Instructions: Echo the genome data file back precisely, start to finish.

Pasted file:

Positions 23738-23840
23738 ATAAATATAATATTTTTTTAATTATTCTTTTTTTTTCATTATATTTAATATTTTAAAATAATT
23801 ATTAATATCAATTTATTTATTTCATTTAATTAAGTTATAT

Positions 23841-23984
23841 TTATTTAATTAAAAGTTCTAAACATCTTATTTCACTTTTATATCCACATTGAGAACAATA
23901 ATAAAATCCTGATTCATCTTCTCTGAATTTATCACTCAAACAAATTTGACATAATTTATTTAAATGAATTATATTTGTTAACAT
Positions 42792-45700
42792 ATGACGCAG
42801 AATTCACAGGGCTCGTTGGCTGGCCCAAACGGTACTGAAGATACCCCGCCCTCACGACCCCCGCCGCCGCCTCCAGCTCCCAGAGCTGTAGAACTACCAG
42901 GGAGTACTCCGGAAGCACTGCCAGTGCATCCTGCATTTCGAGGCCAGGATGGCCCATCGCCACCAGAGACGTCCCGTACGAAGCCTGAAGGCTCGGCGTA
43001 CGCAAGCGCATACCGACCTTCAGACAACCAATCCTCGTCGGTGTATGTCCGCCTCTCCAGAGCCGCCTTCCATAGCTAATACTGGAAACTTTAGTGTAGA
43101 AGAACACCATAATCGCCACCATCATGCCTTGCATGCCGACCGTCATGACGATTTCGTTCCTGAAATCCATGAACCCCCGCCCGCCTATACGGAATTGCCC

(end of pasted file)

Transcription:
Positions 23738-23840
23738 ATAAATATAATATTTTTTTAATTATTCTTTTTTTTTCATTATATTTAATATTTTAAAATAATT
23801 ATTAATATCAATTTATTTATTTCATTTAATTAAGTTATAT

Positions 23841-23984
23841 TTATTTAATTAAAAGTTCTAAACATCTTATTTCACTTTTATATCCACATTGAGAACAATA
23901 ATAAAATCCTGATTCATCTTCTCTGAATTTATCACTCAAACAAATTTGACATAATTTATTTAAATGAATTATATTTGTTAACAT
Positions 42792-45700
42792 ATGACGCAG
42801 AATTCACAGGGCTCGTTGGCTGGCCCAAACGGTACTGAAGATACCCCGCCCTCACGACCCCCGCCGCCGCCTCCAGCTCCCAGAGCTGTAGAACTACCAG
42901 GGAGTACTCCGGAAGCACTGCCAGTGCATCCTGCATTTCGAGGCCAGGATGGCCCATCGCCACCAGAGACGTCCCGTACGAAGCCTGAAGGCTCGGCGTA
43001 CGCAAGCGCATACCGACCTTCAGACAACCAATCCTCGTCGGTGTATGTCCGCCTCTCCAGAGCCGCCTTCCATAGCTAATACTGGAAACTTTAGTGTAGA
43101 AGAACACCATAATCGCCACCATCATGCCTTGCATGCCGACCGTCATGACGATTTCGTTCCTGAAATCCATGAACCCCCGCCCGCCTATACGGAATTGCCC